WHEN YOU INITIALLY look at the plants that Craig Burrows’ photographs, you might think that they are from an alien planet because of their wild, incandescent quality and the astounding colors they give off. They definitely don't look real. You might be surprised to learn though that both the plants and the colors are real.
When we generally look at flowers and plants, we see them with sunlight or another form of white/yellow light. The colors that we generally perceive are based off of the light that the plants and flowers reflect back - green, yellow, red, purple, etc. What Burrows discovered and takes advantage of with his photography is plants ability to fluoresce, which means that when plants absorb ultraviolet light, they emit longer wavelengths visible to the human eye. To put it in terms you might understand - this is the same thing that happens with a black-light poster. “The flower literally glows,” Burrows says.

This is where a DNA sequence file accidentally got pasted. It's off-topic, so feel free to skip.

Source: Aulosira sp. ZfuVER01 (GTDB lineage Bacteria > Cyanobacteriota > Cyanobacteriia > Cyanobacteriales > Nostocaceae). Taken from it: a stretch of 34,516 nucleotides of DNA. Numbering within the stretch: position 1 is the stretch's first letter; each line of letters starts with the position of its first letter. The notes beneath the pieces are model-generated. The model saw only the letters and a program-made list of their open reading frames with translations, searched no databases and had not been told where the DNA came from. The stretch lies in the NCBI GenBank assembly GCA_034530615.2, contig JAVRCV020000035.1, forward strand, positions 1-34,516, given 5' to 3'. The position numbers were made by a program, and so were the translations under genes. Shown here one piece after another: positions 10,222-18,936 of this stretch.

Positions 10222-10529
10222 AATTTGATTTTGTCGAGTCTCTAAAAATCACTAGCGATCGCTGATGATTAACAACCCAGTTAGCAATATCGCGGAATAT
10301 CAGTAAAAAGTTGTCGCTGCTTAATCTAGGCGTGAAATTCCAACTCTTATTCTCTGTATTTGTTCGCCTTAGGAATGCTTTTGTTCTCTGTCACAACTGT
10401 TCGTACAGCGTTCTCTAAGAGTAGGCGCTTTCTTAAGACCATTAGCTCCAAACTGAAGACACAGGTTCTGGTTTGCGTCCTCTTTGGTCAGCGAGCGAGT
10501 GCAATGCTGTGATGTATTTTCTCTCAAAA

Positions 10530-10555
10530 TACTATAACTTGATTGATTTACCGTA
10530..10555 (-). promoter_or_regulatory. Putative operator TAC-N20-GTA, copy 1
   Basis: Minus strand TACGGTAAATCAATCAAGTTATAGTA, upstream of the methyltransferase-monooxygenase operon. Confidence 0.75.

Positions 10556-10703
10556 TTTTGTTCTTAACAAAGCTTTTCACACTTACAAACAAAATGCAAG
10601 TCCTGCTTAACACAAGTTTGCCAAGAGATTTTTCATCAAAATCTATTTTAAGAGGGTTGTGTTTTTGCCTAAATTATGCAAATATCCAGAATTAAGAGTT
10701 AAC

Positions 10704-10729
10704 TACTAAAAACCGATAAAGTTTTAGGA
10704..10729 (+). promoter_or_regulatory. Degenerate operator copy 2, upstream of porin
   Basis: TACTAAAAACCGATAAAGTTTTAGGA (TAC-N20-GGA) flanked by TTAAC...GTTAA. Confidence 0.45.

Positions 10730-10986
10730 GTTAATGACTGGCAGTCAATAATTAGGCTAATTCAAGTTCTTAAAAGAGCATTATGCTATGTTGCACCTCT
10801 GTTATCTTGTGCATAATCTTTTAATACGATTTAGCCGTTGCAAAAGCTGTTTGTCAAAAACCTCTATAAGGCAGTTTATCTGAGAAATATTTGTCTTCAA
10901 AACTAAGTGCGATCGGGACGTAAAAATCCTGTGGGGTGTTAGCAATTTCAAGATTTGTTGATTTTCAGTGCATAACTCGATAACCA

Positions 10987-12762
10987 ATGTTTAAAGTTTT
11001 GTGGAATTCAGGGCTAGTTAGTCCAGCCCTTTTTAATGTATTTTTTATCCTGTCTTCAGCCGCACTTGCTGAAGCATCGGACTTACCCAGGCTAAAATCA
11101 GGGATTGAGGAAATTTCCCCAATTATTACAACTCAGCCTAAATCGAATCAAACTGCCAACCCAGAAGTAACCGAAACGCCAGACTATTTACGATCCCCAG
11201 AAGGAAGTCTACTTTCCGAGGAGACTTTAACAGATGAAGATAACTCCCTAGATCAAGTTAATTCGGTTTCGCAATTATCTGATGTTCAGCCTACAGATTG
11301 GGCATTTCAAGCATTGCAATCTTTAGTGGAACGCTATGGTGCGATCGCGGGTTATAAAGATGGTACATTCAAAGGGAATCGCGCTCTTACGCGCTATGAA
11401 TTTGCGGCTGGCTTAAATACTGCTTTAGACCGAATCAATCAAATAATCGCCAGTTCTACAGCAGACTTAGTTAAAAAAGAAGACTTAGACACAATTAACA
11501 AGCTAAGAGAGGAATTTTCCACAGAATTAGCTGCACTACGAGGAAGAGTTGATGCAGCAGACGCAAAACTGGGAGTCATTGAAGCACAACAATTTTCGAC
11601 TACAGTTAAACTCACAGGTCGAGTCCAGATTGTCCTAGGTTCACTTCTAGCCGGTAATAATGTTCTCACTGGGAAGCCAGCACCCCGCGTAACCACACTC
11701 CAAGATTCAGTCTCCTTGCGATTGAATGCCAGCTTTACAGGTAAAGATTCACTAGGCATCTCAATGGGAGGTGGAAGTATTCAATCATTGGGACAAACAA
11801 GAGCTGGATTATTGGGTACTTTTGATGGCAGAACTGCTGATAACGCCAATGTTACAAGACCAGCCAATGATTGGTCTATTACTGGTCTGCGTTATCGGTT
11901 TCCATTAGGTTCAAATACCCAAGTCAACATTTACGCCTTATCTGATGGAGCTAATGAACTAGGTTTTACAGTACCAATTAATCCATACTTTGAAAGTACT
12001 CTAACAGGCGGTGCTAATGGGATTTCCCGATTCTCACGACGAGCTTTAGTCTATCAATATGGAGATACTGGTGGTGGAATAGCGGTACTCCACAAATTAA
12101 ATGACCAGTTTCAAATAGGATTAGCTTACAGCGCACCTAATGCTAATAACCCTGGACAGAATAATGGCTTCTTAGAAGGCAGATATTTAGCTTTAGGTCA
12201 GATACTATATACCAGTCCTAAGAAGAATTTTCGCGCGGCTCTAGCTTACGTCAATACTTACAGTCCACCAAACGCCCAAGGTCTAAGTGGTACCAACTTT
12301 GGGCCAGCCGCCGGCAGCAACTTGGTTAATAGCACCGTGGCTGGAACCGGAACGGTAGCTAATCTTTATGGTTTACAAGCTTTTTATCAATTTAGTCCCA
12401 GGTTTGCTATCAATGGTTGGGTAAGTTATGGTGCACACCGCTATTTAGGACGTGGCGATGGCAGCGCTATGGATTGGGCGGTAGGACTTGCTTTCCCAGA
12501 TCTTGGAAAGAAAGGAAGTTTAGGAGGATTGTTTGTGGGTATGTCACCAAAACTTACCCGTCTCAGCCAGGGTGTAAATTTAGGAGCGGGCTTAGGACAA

In order to capture the glowing light of the flowers requires Burrows to use ultraviolet-induced visible fluorescence photography. Burrows discovered this technique online three years ago. The concept fascinated him, so he read a tutorial and immediately set to work. Burrows has shot more than five dozen plants since then, including: Mexican sunflowers, calla lilies, and silk floss tree flowers.
Burrows finds the process of capturing the fluorescent glow of the flowers and plants so engrossing that he often loses track of time. “I usually tell myself it will only be an hour, but by the time I finally quit it’s usually been three or four,” he says.
After taking the photos - Burrows does put in several hours on Photoshop, adjusting white balance, contrast, noise and sharpness, and removing dust. It’s tedious, but it yields big dividends. The plants truly glow, each leaf, petal and stem blooming in otherworldly colors.
What do you think?